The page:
I need some advice please. I want to purchase a Stations of the Cross book for my wife and I. I noticed that there are scriptural and traditional stations of the Cross. When searching amazon, I came across one scriptural stations book that heaped scorn on people who observe the traditional stations. I then read a line on the USCCB’s website that said Pope JP2 introduced the scriptural stations as a way to more fully delve into JESUS’ passion. Am I missing something here? I don’t remember Father Kennelley telling me during my catechesis classes when I was a teenager that the Traditional stations weren’t as good as or as reverent as the scriptural stations. Would I be correct to assume that there are some Catholics who want to take the rest of us down the sola scriptura path? I’m a Roman Catholic Christian, not a Protestant Christian. Our faith encompasses both Scripture & Tradition. I would be most grateful for some advice and guidance in this matter. GOD bless all for their help on this one.
JPII did write a scriptural stations of the cross. It was nearly the same as a traditional stations except he did change a few stations to correspond with the Gospel telling of the scriptures. My parish uses Every one’s way of the cross, a contemporary stations of the cross, not JPII’s version. There are a number of booklets that offer the traditional stations and similar meditations/responses. Choose a version that you feel comfortable praying.
There have been various versions of the stations across times and places until they mostly coalesced into the traditional 14 we see most often now. No one should heap scorn on someone who practices those or other versions approved by the Church. To receive the plenary indulgence, you have to do a set of 14, but it doesn’t matter which version–you just have to meditate on the passion in some way or another at each station:
EXERCISE OF THE WAY OF THE CROSS. PLENARY INDULGENCE. A Plenary indulgence is granted to those who piously make the Way of the Cross. The gaining of the indulgence is regulated by the following rules:
Must be done before stations of the cross legitimately erected.
14 stations are required. Although it is customary for the icons to represent pictures or images, 14 simple crosses will suffice.
The common practice consists of fourteen pious readings to which some vocal prayers are added… However, nothing more is required than a pious meditation on the Passion and Death of the Lord, which need not be a particular consideration of the individual mysteries of the stations.
A movement from one station to the next is required. But if the stations are made publicly and it is not possible for everyone taking part to go from station to station, it suffices if at least the one conducting the exercise goes from station to station, the others remaining in their places.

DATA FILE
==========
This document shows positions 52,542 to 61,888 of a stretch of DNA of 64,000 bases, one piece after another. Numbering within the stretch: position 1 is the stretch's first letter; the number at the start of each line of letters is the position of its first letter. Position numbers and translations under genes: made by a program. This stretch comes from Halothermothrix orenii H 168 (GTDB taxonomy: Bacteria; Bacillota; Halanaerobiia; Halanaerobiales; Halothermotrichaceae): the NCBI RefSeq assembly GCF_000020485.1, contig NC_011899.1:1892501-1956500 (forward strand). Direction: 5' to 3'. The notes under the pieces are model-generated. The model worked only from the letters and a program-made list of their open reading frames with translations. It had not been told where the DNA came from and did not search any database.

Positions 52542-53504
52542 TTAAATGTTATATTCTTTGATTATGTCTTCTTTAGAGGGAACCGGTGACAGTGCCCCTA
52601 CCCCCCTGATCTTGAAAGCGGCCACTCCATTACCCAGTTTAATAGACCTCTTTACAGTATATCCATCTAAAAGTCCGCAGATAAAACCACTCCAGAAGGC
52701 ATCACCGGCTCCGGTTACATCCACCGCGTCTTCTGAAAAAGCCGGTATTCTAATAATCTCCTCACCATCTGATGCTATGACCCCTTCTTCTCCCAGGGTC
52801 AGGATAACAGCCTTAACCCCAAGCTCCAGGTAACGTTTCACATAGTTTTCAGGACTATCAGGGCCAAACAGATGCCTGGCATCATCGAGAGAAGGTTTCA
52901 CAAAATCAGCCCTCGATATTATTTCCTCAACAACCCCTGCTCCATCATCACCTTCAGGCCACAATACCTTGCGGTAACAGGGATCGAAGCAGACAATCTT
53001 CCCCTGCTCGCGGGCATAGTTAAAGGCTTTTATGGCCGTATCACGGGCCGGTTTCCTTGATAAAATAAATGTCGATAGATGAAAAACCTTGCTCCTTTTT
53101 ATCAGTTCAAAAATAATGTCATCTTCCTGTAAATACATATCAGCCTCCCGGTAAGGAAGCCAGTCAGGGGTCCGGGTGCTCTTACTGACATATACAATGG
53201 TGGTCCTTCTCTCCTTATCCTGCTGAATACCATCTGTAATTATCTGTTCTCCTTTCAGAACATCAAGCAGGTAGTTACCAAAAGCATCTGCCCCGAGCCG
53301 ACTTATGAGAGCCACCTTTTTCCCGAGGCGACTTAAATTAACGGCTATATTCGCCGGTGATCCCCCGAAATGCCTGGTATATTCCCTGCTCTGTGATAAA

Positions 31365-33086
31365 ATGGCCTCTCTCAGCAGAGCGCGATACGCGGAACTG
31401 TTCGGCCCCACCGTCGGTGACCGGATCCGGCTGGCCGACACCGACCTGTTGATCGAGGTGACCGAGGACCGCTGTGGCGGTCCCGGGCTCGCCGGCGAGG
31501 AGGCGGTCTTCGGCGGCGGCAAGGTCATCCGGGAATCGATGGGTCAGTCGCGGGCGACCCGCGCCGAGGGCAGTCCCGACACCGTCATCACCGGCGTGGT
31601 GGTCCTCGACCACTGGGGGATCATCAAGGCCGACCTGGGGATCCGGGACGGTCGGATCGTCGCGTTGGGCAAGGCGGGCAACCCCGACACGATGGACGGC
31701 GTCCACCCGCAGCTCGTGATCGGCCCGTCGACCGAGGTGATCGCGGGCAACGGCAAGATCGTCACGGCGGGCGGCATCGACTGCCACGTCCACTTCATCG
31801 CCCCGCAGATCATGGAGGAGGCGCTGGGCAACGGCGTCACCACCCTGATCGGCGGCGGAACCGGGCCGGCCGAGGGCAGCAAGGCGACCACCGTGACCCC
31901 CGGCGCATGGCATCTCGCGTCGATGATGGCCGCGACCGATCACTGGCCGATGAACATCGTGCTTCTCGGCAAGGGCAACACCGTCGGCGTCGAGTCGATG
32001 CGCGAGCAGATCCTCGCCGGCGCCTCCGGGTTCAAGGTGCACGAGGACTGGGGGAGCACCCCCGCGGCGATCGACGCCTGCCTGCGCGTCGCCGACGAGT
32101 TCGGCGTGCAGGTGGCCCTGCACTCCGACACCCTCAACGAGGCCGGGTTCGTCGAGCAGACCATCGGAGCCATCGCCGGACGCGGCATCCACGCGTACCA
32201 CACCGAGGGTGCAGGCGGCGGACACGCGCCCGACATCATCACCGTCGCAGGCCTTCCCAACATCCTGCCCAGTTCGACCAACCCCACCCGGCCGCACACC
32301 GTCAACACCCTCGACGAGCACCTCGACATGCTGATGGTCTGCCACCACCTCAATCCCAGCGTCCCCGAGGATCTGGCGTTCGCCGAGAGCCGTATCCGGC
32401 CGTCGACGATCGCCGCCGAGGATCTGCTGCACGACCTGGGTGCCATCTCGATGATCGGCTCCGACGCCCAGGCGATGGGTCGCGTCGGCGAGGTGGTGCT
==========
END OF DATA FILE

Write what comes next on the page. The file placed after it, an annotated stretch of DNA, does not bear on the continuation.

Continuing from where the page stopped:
Those who are “impeded” can gain the same indulgence if they spend at least one half and hour in pious reading and meditation on the Passion and Death of our Lord Jesus Christ.
For those belonging to the Oriental rites, amongst whom this pious exercise is not practiced, the respective Patriarchs can determine some other pious exercise in memory of the Passion and Death for the gaining of this indulgence.
Pope St. John Paul produced the scriptural Stations of the Cross, but he would not have ridiculed the traditional stations, and you should not interpret it that way. There are other versions of the stations also.
Any Church approved version of the Stations is equally holy, reverent, and orthodox.
Anyone who says otherwise is wrong.
Hi Use a combinations of Traditional Stations of the Cross i have hand written some verses related to the same,if you have the time reading the Scriptures brings to life anew the Passion of Christ as an act of reparation for our sins,Scripture and the Tradition go together they complement each other and therefore very useful and they both ore two sides of the same coin so they cannot be separated.Hope it Helps God Bless
The traditional Stations imitate a devotion that originated in the Holy City itself, something the pilgrims started to do shortly after Constantine erected the Church of the Holy Sepulcre. The devotion as it now stands was fixed by Pope Clement XII, so I don’t know who could deride it.
I think the main thing is to use a version that you will actually use and that seems to help you to meditate on the Passion without distraction the best. You may use something based on the ancient popular devotion approved by the Popes or a version rooted in Holy Scriptures. Either can be edifying, and that is the point.
I believe the Handbook on Indulgences refers to a Stations of the Cross that is “legitimately erected”–that is, documented by the bishop–but I think the norms allow a bishop to allow variations in the exact Stations depicted, too. That has to do with vocal prayer at an officially-erected set of Stations, though, not a private devotion done at home.
Nothing wrong with either.
BTW the Scriptural Stations of the Cross and in NO WAY sola scriptura. They are actually a great way to learn and realized how Christ’s passion was foretold in the Old Testament. It can be a great way to learn more so you can talk with Jewish friends and it’s a way to show Protestants yet another Catholic devotion which is firmly rooted / supported by Scripture.
This topic was automatically closed 14 days after the last reply. New replies are no longer allowed.